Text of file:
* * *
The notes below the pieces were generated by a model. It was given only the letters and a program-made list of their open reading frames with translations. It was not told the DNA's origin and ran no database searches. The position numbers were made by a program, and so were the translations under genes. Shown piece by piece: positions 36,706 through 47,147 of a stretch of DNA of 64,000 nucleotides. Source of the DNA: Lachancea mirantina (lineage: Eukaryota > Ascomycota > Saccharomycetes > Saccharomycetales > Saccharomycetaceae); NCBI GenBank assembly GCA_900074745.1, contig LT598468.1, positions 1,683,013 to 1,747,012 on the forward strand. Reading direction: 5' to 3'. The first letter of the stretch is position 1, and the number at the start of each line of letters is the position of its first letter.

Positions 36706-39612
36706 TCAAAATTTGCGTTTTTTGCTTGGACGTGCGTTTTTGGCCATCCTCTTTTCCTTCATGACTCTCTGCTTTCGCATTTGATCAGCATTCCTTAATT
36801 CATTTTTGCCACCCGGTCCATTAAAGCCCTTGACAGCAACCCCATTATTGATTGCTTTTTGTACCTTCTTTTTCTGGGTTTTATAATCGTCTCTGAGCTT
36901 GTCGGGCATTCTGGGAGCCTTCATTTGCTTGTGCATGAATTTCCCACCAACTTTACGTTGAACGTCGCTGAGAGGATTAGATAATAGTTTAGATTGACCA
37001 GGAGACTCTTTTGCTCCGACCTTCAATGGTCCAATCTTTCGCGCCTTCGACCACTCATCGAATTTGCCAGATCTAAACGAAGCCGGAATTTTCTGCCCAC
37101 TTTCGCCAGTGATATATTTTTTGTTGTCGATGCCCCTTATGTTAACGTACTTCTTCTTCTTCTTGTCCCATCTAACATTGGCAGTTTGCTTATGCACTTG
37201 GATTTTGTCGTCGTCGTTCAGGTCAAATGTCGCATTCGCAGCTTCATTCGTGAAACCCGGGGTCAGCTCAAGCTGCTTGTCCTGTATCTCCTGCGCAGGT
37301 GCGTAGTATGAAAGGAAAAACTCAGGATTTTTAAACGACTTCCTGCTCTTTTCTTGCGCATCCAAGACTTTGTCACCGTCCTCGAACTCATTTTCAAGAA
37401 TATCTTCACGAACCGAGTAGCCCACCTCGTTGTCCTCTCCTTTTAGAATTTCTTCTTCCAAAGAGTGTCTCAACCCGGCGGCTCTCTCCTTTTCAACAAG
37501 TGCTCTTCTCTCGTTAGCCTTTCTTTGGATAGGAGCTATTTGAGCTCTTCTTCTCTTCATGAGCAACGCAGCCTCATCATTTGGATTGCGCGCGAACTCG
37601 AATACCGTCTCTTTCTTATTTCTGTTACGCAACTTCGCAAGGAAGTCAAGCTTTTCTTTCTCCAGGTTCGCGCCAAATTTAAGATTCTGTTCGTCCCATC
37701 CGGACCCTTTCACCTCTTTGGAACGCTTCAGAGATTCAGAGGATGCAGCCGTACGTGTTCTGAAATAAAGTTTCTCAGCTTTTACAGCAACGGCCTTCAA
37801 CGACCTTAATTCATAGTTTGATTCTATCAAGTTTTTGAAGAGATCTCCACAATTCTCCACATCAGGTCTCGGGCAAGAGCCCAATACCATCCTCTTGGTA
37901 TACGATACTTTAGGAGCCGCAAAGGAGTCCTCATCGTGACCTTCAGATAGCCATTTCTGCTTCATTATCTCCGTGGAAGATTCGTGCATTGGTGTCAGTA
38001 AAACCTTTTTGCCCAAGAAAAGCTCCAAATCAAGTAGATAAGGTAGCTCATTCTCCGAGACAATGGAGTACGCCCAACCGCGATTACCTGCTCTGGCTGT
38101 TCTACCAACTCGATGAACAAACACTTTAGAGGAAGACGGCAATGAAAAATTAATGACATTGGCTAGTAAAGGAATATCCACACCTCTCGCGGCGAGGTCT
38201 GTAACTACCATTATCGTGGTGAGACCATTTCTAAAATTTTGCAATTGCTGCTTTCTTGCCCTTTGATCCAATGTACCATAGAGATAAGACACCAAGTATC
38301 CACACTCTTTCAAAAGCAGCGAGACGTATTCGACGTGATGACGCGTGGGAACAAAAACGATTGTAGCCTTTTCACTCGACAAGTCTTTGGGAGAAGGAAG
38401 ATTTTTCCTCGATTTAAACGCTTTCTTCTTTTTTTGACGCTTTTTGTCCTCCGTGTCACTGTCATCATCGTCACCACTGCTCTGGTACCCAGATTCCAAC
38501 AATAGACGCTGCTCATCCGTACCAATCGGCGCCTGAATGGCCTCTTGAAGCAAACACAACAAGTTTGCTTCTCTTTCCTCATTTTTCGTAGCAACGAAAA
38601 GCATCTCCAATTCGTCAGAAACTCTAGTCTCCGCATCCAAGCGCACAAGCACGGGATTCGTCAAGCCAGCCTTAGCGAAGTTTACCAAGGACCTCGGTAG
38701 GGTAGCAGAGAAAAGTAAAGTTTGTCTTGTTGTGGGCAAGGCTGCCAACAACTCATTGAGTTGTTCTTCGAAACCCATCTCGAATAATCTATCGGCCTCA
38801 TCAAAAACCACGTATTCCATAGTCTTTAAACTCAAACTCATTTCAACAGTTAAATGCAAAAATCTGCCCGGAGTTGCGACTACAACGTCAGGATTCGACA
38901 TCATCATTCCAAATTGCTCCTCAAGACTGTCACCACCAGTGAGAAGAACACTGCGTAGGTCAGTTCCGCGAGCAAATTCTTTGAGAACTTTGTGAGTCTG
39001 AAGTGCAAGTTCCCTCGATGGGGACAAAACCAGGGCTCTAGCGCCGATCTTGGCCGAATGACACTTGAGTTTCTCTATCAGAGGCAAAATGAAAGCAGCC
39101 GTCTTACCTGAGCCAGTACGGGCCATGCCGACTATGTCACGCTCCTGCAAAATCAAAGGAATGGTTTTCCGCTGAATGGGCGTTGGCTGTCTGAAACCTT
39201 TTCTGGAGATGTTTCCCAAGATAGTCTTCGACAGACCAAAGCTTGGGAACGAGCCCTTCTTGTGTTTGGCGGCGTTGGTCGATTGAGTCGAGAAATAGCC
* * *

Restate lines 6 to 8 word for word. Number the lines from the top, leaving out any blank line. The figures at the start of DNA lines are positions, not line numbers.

37001 GGAGACTCTTTTGCTCCGACCTTCAATGGTCCAATCTTTCGCGCCTTCGACCACTCATCGAATTTGCCAGATCTAAACGAAGCCGGAATTTTCTGCCCAC
37101 TTTCGCCAGTGATATATTTTTTGTTGTCGATGCCCCTTATGTTAACGTACTTCTTCTTCTTCTTGTCCCATCTAACATTGGCAGTTTGCTTATGCACTTG
37201 GATTTTGTCGTCGTCGTTCAGGTCAAATGTCGCATTCGCAGCTTCATTCGTGAAACCCGGGGTCAGCTCAAGCTGCTTGTCCTGTATCTCCTGCGCAGGT